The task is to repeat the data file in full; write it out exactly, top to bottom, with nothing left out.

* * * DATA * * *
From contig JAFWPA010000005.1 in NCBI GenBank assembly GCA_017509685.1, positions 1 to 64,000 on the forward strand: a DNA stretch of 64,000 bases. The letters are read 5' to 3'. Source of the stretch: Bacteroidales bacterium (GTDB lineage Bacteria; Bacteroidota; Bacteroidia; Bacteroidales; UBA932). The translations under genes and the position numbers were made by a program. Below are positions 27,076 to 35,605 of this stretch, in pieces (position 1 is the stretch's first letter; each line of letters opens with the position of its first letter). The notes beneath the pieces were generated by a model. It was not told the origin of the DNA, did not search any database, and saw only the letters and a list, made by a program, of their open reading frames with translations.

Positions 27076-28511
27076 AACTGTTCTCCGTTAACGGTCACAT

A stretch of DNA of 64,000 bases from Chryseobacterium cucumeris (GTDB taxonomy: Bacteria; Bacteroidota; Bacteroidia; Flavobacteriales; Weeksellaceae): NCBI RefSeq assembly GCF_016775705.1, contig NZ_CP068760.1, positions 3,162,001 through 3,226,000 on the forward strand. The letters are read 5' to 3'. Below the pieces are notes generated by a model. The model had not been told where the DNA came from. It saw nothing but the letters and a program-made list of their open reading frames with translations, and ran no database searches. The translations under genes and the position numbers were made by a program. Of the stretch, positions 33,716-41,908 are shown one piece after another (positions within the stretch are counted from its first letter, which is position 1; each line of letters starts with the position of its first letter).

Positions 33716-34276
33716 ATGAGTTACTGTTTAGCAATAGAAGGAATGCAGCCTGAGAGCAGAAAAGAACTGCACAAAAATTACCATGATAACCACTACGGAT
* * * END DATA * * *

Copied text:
From contig JAFWPA010000005.1 in NCBI GenBank assembly GCA_017509685.1, positions 1 to 64,000 on the forward strand: a DNA stretch of 64,000 bases. The letters are read 5' to 3'. Source of the stretch: Bacteroidales bacterium (GTDB lineage Bacteria; Bacteroidota; Bacteroidia; Bacteroidales; UBA932). The translations under genes and the position numbers were made by a program. Below are positions 27,076 to 35,605 of this stretch, in pieces (position 1 is the stretch's first letter; each line of letters opens with the position of its first letter). The notes beneath the pieces were generated by a model. It was not told the origin of the DNA, did not search any database, and saw only the letters and a list, made by a program, of their open reading frames with translations.

Positions 27076-28511
27076 AACTGTTCTCCGTTAACGGTCACAT

A stretch of DNA of 64,000 bases from Chryseobacterium cucumeris (GTDB taxonomy: Bacteria; Bacteroidota; Bacteroidia; Flavobacteriales; Weeksellaceae): NCBI RefSeq assembly GCF_016775705.1, contig NZ_CP068760.1, positions 3,162,001 through 3,226,000 on the forward strand. The letters are read 5' to 3'. Below the pieces are notes generated by a model. The model had not been told where the DNA came from. It saw nothing but the letters and a program-made list of their open reading frames with translations, and ran no database searches. The translations under genes and the position numbers were made by a program. Of the stretch, positions 33,716-41,908 are shown one piece after another (positions within the stretch are counted from its first letter, which is position 1; each line of letters starts with the position of its first letter).

Positions 33716-34276
33716 ATGAGTTACTGTTTAGCAATAGAAGGAATGCAGCCTGAGAGCAGAAAAGAACTGCACAAAAATTACCATGATAACCACTACGGAT